Celebrate craftsmanship on September 16th and 17th as our skilled craftspeople work on more complicated and unique projects not regularly displayed at the Village.
Join us for Craft Weekend, highlighting a variety of New England crafts and trades from the early 19th century. The Village’s craftspeople will showcase their skills by crafting more complicated or unique items that are not usually displayed at the Village.
Pottery highlights include loading of the pottery kiln and learning about the world of glaze chemistry. Visit with the potters and see them loading the kiln for the annual wood firing taking place the following weekend during Friend’s Day.
Learn about Simeon Allen who was a bespoke shoemaker in Sturbridge, Massachusetts, during the 1830s. Explore his life in and out of his trade as he was a captain in the militia and held many town offices on top of running his own shoe shop.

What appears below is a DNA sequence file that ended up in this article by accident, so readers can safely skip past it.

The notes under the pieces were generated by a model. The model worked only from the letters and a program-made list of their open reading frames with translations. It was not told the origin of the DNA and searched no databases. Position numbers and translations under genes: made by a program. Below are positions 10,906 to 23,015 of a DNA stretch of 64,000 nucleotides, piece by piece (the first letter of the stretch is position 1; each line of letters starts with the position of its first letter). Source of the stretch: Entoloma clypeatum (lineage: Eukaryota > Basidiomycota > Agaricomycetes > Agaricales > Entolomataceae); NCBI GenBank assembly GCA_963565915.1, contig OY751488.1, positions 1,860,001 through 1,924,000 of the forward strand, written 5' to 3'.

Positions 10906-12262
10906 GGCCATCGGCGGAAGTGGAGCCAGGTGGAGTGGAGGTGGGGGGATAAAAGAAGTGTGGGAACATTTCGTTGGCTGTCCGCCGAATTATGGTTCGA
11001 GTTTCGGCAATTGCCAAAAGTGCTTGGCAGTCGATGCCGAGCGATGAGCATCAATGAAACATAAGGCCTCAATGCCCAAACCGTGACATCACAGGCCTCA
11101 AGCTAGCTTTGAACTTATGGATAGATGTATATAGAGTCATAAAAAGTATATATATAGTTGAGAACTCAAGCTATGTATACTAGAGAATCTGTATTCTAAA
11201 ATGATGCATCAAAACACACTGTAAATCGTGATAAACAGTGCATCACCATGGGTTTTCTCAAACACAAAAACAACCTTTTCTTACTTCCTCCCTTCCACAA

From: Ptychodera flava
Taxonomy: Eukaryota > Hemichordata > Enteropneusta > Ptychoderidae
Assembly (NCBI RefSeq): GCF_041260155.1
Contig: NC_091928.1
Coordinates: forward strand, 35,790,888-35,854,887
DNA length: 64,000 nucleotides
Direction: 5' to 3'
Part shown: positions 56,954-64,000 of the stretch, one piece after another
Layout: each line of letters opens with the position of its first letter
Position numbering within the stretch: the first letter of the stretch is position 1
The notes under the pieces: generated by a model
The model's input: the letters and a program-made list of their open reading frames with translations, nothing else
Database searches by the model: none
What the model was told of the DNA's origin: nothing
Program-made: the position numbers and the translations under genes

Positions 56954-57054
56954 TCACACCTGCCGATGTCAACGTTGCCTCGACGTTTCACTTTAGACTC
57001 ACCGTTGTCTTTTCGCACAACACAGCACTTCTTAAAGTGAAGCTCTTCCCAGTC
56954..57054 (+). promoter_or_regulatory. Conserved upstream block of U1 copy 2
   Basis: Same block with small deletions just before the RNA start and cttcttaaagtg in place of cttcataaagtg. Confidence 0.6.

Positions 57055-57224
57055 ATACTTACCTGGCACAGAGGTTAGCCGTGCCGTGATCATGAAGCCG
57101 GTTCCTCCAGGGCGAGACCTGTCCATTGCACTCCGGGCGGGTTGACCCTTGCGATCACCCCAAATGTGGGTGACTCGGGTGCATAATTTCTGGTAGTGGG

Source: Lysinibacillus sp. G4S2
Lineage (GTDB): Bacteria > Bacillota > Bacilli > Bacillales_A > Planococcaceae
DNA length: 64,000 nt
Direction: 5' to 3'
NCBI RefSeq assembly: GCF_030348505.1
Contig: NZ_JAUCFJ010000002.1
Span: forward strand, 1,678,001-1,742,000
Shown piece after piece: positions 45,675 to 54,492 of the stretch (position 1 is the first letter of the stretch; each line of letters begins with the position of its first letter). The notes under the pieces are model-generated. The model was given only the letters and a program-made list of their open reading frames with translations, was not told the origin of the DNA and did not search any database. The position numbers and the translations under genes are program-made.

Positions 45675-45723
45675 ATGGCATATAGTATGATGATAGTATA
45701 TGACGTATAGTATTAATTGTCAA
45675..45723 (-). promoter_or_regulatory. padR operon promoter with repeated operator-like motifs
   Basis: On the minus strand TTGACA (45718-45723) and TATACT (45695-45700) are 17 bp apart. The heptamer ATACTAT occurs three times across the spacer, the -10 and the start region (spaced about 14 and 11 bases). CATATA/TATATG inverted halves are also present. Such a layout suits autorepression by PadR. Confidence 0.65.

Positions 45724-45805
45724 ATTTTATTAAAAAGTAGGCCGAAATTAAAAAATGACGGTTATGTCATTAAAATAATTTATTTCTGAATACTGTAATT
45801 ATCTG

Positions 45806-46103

In addition there will be barrel firings in the Cooper Shop, the New England Lace Makers group will visiting and demonstrating their talents, and there will be a new vignette on display in the Visitor Center of a household kitchen scene complete with handcrafted furniture, pottery, tinware, iron ware, cooperage, shoes, bookbinding, textiles, baskets, and more.
One of the highlights of the coming weekend is our annual kiln firing. Firing the kiln at Old Sturbridge Village is no simple task. It must be heated to a whopping 1900 degrees Fahrenheit over the course of more than 24 hours. This can take about three cords of wood!
The kiln at the Village is a replica based on archaeological research at the original site of Hervey Brooks’ Pottery Shop and kiln in Goshen, CT and pictures of similar kilns from the early 1800s. It stands 24 feet tall and contains approximately 15,000 bricks.
Firing the kiln is a lot of work and requires a lot of wood. It must be heated to 1900 degrees Fahrenheit over the course of more than 24 hours. Hervey Brooks, who owned and operated the Pottery Shop now at Old Sturbridge Village, burned his last kiln in 1864 at 85 years old.